Improvement in melting iron and steel shavings, turnings
US 132743 A
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I UNITED STATES PATENT OEEIoE.
GEORGE WHITNEY, OF PHILADELPHIA, PENNSYLVANIA.
IMPROVEMENT IN MELTING IRON AND STEEL SHAVINGS, TURNINGS, &c.
Specification forming part of Letters Patent No. 132,743, dated November 5, 1872.
To all whom it may concern:
Be it known that I, GEORGE WHITNEY, of the city and county of Philadelphia, in the State of Pennsylvania, have invented a certain new and useful improvement in the art of melting and of working dust, shavings, borings, turnings, and other small pieces and scraps of iron and steel, of which improvement the following is a specification:
The best method heretofore used in the art for melting cast-iron dust, shavings, borings, turnings, 850., has consisted in confining them in a cast-iron retaining-vessel with one or more perforations through it, and melting the vessel, together with its contents, in a cupola or other furnace, the operation being that as the vessel descends in the furnace its contents are partially fused and pasted together before the vessel melts, and by the time the melting-point is reached (at about the tuyeres) the vessel and its contents melt together with but small loss of metal. The objection to this method is that the making and melting of the'iron retaining-vessels is too expensive.
It is the object of my invention to melt or Work dust, shavings, borings, turnings, and
other small pieces and scraps of iron and steel by a simple, efiective, and economical method, and at the same time to attain an improved product; and to'these ends my improvement consists in inclosing the dust, shavings, 850., above mentioned in boxes, casings, or envelopes of wood or other equivalent carbonizable material, and charging these packages into a cupola or other furnace for melting, or into a puddling or other furnace for working in the usual ways, respectively.
The operation in the furnace for melting is that the boxes and their contents (as with the cast-iron retaining-vessels) are subjected to the gradually increasing heat as they descend in the furnace. The wood of the box becoming charred into charcoal (for want of sufiicient oxygen to produce complete combustion) and the contents becoming partially fused and pasted together, so that when the melting-point is reached about at the tuyeres the oxygen there admitted produces combustion of the boxes and the contents melt with but small loss of metal.
The. operation in the paddling or other furnace for working is similar to that in the furnace for melting, except that the process is not carried to the melting-point. The boxes and their contents are charged into the-furnace at the usual place, where the lack of oxy- 5 gen' (as in the melting-furnace) causes the heat gradually to char the boxes into charcoal, and at the same time to partially fuse and paste the contents together, in which state the mass of metal is separated from the charcoal by thei o workmen and formed into balls in the ordinary manner of working metal in puddling or other furnaces.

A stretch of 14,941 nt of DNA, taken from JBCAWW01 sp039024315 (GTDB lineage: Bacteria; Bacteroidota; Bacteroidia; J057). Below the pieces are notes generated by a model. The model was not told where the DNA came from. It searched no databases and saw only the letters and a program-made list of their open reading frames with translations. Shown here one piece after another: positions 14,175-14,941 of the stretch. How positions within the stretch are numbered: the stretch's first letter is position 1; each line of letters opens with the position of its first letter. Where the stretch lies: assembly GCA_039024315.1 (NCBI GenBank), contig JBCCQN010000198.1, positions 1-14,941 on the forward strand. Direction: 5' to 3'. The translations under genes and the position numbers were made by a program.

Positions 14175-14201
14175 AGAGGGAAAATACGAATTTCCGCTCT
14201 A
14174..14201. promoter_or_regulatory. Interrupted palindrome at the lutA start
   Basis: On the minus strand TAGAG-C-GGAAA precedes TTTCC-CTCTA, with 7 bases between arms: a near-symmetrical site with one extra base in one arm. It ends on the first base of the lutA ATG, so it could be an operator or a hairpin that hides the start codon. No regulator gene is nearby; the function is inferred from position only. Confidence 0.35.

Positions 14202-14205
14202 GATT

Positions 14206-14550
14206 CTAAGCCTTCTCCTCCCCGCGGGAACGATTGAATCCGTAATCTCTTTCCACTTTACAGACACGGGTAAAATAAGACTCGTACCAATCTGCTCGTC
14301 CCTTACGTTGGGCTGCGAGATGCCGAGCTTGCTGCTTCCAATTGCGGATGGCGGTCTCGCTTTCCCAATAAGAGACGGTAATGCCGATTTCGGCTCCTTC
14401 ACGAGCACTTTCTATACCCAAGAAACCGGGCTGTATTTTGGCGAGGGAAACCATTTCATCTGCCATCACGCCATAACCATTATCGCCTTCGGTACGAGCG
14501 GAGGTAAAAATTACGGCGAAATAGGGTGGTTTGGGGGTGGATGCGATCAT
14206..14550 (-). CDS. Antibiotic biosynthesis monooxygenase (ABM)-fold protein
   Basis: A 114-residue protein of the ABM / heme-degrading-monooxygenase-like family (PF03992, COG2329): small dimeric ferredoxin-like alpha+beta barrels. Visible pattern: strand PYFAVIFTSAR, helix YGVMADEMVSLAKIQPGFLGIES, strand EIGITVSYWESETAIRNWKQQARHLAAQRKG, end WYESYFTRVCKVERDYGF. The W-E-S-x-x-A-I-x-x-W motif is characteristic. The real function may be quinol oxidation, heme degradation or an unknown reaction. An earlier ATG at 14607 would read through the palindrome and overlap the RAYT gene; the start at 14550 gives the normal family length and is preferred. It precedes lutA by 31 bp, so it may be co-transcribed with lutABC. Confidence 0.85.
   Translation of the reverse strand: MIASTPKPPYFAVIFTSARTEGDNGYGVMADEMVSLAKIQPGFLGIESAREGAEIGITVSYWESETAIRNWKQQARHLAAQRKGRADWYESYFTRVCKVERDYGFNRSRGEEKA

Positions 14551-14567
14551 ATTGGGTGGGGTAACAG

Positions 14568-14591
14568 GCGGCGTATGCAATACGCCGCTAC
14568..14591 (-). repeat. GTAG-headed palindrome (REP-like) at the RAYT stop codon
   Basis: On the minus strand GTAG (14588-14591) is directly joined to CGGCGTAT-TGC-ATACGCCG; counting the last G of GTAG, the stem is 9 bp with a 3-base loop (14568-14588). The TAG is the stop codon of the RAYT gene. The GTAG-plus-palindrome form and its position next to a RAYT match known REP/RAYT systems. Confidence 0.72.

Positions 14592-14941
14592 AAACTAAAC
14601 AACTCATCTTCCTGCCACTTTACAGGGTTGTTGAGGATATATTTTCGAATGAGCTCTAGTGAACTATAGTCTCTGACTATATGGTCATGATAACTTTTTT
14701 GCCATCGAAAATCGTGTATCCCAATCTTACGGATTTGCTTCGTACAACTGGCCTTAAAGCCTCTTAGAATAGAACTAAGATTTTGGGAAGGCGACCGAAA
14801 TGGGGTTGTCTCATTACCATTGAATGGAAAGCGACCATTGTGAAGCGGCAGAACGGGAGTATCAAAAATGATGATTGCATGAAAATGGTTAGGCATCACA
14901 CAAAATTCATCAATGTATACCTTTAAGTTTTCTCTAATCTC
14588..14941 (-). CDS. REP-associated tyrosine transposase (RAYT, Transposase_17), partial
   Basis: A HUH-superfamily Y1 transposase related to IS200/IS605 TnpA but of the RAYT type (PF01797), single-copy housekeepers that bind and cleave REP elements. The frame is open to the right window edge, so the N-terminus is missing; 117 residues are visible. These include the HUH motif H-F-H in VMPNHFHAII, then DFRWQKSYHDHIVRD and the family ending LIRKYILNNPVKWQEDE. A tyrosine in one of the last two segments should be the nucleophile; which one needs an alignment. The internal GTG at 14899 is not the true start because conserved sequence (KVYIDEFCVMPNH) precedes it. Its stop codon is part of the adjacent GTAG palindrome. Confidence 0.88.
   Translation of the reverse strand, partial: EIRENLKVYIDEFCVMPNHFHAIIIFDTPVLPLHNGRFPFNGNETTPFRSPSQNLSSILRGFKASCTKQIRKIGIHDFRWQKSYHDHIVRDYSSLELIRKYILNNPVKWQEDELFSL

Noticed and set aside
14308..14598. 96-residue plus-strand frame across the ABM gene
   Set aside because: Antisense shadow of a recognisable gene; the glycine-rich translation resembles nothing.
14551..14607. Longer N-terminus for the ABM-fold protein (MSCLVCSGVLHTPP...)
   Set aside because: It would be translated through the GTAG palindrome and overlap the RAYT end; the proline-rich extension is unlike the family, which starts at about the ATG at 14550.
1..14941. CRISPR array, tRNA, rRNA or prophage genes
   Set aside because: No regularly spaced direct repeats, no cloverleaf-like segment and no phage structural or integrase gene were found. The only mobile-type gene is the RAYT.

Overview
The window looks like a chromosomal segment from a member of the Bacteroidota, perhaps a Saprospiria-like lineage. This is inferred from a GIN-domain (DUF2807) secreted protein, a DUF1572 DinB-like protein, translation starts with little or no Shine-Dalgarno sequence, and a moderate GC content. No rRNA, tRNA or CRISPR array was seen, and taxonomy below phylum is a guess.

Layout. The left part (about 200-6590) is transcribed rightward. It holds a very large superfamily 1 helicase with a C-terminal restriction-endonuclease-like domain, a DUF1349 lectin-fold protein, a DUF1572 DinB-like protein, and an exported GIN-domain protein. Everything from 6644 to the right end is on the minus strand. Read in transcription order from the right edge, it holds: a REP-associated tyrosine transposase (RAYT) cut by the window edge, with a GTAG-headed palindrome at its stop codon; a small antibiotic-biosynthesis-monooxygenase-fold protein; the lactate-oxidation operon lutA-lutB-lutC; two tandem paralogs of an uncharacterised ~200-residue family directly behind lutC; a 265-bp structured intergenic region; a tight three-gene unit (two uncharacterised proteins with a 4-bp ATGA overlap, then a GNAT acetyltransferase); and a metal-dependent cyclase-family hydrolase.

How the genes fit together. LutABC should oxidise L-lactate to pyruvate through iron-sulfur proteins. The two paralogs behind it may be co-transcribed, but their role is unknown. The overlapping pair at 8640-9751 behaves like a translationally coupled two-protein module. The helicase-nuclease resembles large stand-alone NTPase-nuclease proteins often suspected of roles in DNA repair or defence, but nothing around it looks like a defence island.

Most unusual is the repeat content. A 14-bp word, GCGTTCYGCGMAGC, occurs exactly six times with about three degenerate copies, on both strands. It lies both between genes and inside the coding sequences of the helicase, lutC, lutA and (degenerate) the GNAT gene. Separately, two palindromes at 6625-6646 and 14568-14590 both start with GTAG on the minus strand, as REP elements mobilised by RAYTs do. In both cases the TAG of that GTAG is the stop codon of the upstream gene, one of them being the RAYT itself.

For melting, the contents of the boxesmay be entirely of cast-iron; or a mixture of cast-l 5 iron and wrougl1t-iron;-or of cast-iron and steel; orof cast-iron, wrought-iron, and steel but when the contents are of either of the mixtures named I prefer that the proportion of cast-iron should preponderate, as and for the purpose described in Letters Patent No. 129,- 261 granted to me for improvement in metals for castings, under date of July 16, 1872.
For working, in the puddling or other fur-v nace, the contents of the boxes may be entire-L ly of cast-iron, or entirely of wrought-iron, or of a mixture of cast and wrought-iron in any 1 desiredproportion; but in order to work steel it should be mixed with at least an equal 7 weight of cast-iron. J
In practicing my invention I userough boxes, very cheaply constructed of pine boards nailed together, not open at the top, but inclosing the contents on all sides. The dimensions of the boxes inside are about ten-inches square, and the weight of the contents of each is about one hundred pounds. The boxes may have cracks or other small openings at the joints or elsewhere, it being necessary only to make them tight enough to prevent the contents from falling out, and the openings allow the heat more easily to penetrate and act upon the contents to partially fuse and paste them together. For many years before my invention I used the cast-iron retaining-vessels herein mentioned for melting cast-iron dust, shavings, &c., but I have obtained by the use of the boxes of wood described results in the quantity of melted metal as great as, if not greater, than by the'use of the cast-iron retaining-vessels, while the economy is very greatly in favor of the boxes of wood, and thereis a decided superiority in the quality of the metal produced by their use, owing to the charcoal of the box'in a measure recarbonizin g the contents.
I do not mean to limit myself to any mixture of the contents of the boxes, nor to any particular size or shape thereof, or manner of fastening them together, though I have stated what I deem the best rules in these respects.
, Neither do I confine myself to the use of Wood only for the material of which the boxes shall be composed, as the gist of my invention consists in using carbonizable material substantially in the manner and for the purposes described, whether for the Whole or part of the boxes, casings, or envelopes which contain the I Witnesses:
JAMES S. WHITNEY, GEO. H. KIRK.